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Way of the Samurai 2

Capcom announces plans to publish Spike's sequel in Europe.

Dark blue icons of video game controllers on a light blue background
Image credit: Eurogamer

Capcom continues to enhance its publishing credentials this week, bringing two more third party games under its wing for release throughout PAL territories next year. Funnily enough, both are Japanese-born sequels from Spike. Riding Spirits II is a motorbike racing game due out in March, to be followed soon after in the slightly hazier "Spring" bracket by Way of the Samurai 2.

We'll deal with Riding Spirits II in a separate item, but first we'd like to pat Capcom on the back, in fact hug them, and plant strawberry kisses on their sainted cheeks for daring to take a chance on Way of the Samurai 2, the sequel to a critically and commercially unsuccessful game that we've always maintained had plenty of value.

Yes Way

Way of the Samurai, for those who missed it (and that's 99.9 per cent of you, sadly) was set over three days and concerned a wandering ronin's passage through the mountainside town of Rokkotsu Pass. It was a simple-looking third-person action affair - easily dismissed as twaddle with a pretty ropey game engine, some occasionally shocking graphics and sound, and a story that meandered before being terminated completely in the event of death.

However it was actually a rather clever threaded narrative that branched in various directions depending on your actions. More than just whether you said "Yes" or "No" in a particular dialogue tree, characters would react to you differently depending on your behaviour as well as dialogue, and most importantly in turn this affected your options. Engaging in grisly missions would leave the gentle townsfolk cold, unwilling to help when things went wrong, and refusing to pay the blacksmith and then slaughtering him mercilessly when he took up arms meant no sword upgrades.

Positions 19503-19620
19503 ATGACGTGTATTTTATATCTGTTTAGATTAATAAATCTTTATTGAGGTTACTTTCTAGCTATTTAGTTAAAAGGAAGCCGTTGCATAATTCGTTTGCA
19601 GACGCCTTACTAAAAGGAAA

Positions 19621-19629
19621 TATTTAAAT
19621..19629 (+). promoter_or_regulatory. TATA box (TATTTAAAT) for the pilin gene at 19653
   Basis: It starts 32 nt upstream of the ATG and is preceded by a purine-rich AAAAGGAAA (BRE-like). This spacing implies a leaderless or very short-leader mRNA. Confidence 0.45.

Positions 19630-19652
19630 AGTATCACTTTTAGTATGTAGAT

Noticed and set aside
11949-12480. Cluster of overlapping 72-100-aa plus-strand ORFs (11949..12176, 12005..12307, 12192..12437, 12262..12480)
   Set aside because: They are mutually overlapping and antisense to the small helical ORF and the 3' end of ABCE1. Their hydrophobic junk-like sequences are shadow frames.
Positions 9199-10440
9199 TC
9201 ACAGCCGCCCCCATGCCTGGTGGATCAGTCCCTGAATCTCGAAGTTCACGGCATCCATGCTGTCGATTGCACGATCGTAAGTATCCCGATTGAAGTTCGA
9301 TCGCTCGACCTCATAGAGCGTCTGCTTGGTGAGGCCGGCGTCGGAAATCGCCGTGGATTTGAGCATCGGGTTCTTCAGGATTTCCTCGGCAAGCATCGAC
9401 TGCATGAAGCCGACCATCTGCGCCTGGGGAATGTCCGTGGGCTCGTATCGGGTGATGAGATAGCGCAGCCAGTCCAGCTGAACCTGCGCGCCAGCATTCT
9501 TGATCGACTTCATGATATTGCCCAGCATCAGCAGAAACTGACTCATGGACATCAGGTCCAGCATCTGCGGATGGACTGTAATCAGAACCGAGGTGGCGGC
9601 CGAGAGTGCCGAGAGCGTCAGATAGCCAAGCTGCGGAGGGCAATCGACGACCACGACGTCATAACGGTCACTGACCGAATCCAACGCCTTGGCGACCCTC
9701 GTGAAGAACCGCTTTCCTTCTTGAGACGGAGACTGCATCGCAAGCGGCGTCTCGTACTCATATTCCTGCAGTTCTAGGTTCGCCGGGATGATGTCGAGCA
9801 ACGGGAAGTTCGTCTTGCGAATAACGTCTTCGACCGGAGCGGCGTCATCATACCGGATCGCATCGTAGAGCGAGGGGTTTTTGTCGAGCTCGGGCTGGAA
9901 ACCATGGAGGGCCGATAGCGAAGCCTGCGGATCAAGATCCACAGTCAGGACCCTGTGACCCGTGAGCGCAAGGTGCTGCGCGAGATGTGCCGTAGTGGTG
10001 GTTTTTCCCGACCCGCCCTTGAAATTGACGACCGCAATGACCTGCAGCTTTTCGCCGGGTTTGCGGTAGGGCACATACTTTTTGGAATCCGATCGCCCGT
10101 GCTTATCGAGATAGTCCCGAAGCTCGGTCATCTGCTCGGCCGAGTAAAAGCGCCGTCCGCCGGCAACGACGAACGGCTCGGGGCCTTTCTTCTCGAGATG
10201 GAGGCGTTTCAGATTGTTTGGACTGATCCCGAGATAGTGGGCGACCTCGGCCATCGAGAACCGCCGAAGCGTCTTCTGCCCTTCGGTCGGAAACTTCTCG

The combat was also an interesting flavour, although slightly dotty AI and identikit enemies sometimes spoilt the broth. The trick was to fight unpredictably, drawing on all aspects of your character's repertoire. With repetition and practice, combos would grow out of the basic moveset and establish themselves as key components in battle. Similarly, sticking to one particular easy move would soon render it almost useless, quickly gnawing your blade down to little more than a metal rule, and leaving you no match for an accomplished enemy.

Though deliberately brief to encourage players to repeat the game in different ways, along with some niggling flaws Way of the Samurai pretty much sank Eidos' Fresh Games label (along with the bonkers duo of Mad Maestro and Mr. Moskeeto). Poor reviews, zero word of mouth, scant marketing, and a suspicion that the games were overpriced at 40 bob didn't help. And yet we still liked it. And dammit we still do like it, so gawd bless Capcom.

The second path

And wish them luck, too, because Way of the Samurai 2 sounds very similar to its predecessor. Obviously the setting has been shifted from Rokkotsu Pass - this time to a town called Amahara on the island of Dejima at the end of the Edo period in 19th Century feudal Japan. Here the honest, hard-working citizens are being struck down unjustly after a policy shift within the powerful Magistrate's office, and the local 'Aoto gang' has turned to spreading tyranny and fear following the loss of its leader.

Into this bubbling cauldron the player is once again thrust as a lone samurai. This time he'll spend ten days in the region, and instead of just taking his swordplay in different directions he'll actually be able to study one of three specific styles: twin blade, quick slash and 'kodachi', a sort of acrobatic ninja technique. Combining special moves with the basic hacking and slashing is said to yield upward of 400 unique attacks, and parrying and blocking should play a bigger part too, with well-timed moves helping the player retain his balance and salvage momentum, while poorly timed ones will send him backward or even break the blade.

Thankfully Way of the Samurai's Western problems haven't put Acquire off the dynamic storyline, with the player's conduct continuing to cut his own path through the game - whether he sides with the townfolks, the Aoto or the Magistrates, he's going to have to make some difficult decisions that will forever brand him one way or another, and we're told there are four actual plot paths that thread this way and that depending on his actions. The game seems to begin with an encounter with a young girl, who the player can presumably help, hinder or slaughter in much the same way he did at the start of the first game on a bridge outside Rokkotsu Pass.

Obviously we'd anticipate a similar structure beyond that to the original, and as early screenshots demonstrate, Acquire has more or less built on top of its previous game - shots indicate a more detailed version of what came before, with similar character models, level architecture and combat stances, and while that does mean sharp angular figures and identikit enemies are already evident, with a bit of spit and polish it could well do a lot better than its predecessor.

Whatever the outcome, we'll be paying it close attention.

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